“The government should constitute a special investigation team to find out the total truth in the ISRO spy case,” he said.

While ISRO is celebrating last week’s successful “hot test” of its new cryogenic engine, Nambinarayanan, 75, who started this work two decades ago, is now spending much of his time fighting court cases, to get Rs 1 crore (Over $145,000) in damages he had claimed from the state and central governments.

He is also seeking action against police officers who framed him and others in a false case that harmed India’s space program. (K.S. Jayaraman, IANS)

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  • Ravi

    What a loss for the nation ! Some people would sell their mother for money. Look at the gravity of the crime committed against Shri Nambinarayan! Those responsible should be punished and their ill gotten wealth to be confiscated.

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Hubble Returns To Normal Functioning Soon: NASA

After the engineering tests have been completed, Hubble is expected to soon return to normal science operations, NASA stated

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NASA, tissue
NASA to send tissue chips to space to test human health, genetic changes. Flcikr

NASA has brought Hubble Space Telescope’s seven-year old backup gyroscope (gyro) back to life, after the spacecraft entered safe mode due to a failed gyro earlier this month, the US space agency said on Tuesday.

A gyro is a device that measures the speed at which the spacecraft is turning and is needed to help Hubble turn and lock on to new targets.

Hubble’s backup gyro, which had been off for more than 7.5 years, was incorrectly returning extremely high rotation rates, NASA said in a statement.

Hubble
The Hubble Telescope hovering in space. Wikimedia Commons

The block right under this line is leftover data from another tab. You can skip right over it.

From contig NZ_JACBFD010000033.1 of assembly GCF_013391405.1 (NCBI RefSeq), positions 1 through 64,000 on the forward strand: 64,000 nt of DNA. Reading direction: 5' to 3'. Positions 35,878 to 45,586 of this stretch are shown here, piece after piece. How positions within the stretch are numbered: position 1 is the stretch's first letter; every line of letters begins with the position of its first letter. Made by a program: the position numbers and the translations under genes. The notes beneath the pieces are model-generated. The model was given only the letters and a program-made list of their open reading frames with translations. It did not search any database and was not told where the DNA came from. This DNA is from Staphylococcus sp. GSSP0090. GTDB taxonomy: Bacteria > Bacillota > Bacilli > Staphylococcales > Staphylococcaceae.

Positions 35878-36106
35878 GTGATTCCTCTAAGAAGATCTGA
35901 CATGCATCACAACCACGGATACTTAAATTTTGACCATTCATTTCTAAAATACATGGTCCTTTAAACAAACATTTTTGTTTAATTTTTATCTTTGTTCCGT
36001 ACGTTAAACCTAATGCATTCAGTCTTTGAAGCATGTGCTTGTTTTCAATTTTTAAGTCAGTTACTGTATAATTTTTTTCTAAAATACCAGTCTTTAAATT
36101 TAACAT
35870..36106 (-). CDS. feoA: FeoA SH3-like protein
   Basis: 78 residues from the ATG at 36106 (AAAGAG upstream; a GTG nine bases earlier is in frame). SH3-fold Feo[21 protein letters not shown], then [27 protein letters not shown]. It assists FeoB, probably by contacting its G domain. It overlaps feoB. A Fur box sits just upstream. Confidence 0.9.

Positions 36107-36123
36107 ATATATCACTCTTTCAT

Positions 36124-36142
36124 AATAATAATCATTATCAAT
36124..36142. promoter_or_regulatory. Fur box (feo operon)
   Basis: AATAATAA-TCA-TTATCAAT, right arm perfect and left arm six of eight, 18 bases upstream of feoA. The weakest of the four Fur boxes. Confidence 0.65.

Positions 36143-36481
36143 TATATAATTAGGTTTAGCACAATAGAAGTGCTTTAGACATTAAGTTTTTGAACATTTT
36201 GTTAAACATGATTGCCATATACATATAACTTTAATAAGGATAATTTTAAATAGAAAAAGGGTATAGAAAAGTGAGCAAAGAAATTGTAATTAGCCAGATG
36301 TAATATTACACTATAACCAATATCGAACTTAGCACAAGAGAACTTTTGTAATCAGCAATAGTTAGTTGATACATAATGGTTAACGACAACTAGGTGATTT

This gyro was turned on after the spacecraft entered safe mode due to a failed gyro on October 5.

Additional tests will be performed to ensure Hubble can return to science operations with this gyro, NASA said.

To correct high rotation rates, the Hubble team executed a running restart of the gyro on October 16.

This procedure turned the gyro off for one second, and then restarted it before the wheel spun down.

However, the data showed no improvement in the gyro’s performance.

Hubble Telescope. red dwarf
This gyro was turned on after the spacecraft entered safe mode due to a failed gyro on October 5. Flickr

The team, then on October 18, commanded a series of spacecraft maneuvers, or turns, in opposite directions to attempt to clear any blockage that may have caused the float to be off-centre and produce the exceedingly high rates.

During each maneuver, the gyro was switched from high mode to low mode to dislodge any blockage that may have accumulated around the float.

They noticed a significant reduction in the high rates, allowing rates to be measured in low mode for brief periods of time.

On October 19, the team again commanded Hubble to perform additional maneuvers and gyro mode switches, which appear to have cleared the issue.

NASA mars, UAE, Hubble
The planet Mars is shown May 12, 2016 in this NASA Hubble Space Telescope view when it was 50 million miles from Earth. VOA

The rotation rates produced by the backup gyro have since reduced and are now within an expected range, NASA noted.

Also Read: New Gamma-Ray Collection Named After Hulk, Godzilla: NASA

The team plans to execute a series of tests to evaluate the performance of the gyro under conditions similar to those encountered during routine science observations, including moving to targets, locking on to a target, and performing precision pointing.

After these engineering tests have been completed, Hubble is expected to soon return to normal science operations, NASA stated. (IANS)